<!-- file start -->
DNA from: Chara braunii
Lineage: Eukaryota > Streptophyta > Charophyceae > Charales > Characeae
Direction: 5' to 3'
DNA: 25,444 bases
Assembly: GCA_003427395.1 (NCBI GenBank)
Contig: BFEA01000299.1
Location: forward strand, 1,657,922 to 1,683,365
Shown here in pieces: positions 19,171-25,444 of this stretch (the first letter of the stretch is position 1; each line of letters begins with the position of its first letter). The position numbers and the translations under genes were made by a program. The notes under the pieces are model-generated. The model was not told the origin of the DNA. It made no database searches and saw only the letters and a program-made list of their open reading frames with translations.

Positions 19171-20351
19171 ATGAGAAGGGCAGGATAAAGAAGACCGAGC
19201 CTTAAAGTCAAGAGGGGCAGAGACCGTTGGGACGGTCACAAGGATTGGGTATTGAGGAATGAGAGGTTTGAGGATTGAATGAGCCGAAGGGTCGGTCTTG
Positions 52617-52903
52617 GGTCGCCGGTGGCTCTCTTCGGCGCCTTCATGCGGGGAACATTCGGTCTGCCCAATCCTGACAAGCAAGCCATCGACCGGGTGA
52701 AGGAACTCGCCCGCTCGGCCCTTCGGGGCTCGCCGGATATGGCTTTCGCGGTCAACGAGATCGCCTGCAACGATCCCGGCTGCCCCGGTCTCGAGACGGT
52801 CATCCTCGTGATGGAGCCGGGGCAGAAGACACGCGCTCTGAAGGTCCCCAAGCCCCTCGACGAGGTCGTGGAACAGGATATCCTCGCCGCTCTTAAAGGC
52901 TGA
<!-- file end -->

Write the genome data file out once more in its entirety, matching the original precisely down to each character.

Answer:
DNA from: Chara braunii
Lineage: Eukaryota > Streptophyta > Charophyceae > Charales > Characeae
Direction: 5' to 3'
DNA: 25,444 bases
Assembly: GCA_003427395.1 (NCBI GenBank)
Contig: BFEA01000299.1
Location: forward strand, 1,657,922 to 1,683,365
Shown here in pieces: positions 19,171-25,444 of this stretch (the first letter of the stretch is position 1; each line of letters begins with the position of its first letter). The position numbers and the translations under genes were made by a program. The notes under the pieces are model-generated. The model was not told the origin of the DNA. It made no database searches and saw only the letters and a program-made list of their open reading frames with translations.

Positions 19171-20351
19171 ATGAGAAGGGCAGGATAAAGAAGACCGAGC
19201 CTTAAAGTCAAGAGGGGCAGAGACCGTTGGGACGGTCACAAGGATTGGGTATTGAGGAATGAGAGGTTTGAGGATTGAATGAGCCGAAGGGTCGGTCTTG
Positions 52617-52903
52617 GGTCGCCGGTGGCTCTCTTCGGCGCCTTCATGCGGGGAACATTCGGTCTGCCCAATCCTGACAAGCAAGCCATCGACCGGGTGA
52701 AGGAACTCGCCCGCTCGGCCCTTCGGGGCTCGCCGGATATGGCTTTCGCGGTCAACGAGATCGCCTGCAACGATCCCGGCTGCCCCGGTCTCGAGACGGT
52801 CATCCTCGTGATGGAGCCGGGGCAGAAGACACGCGCTCTGAAGGTCCCCAAGCCCCTCGACGAGGTCGTGGAACAGGATATCCTCGCCGCTCTTAAAGGC
52901 TGA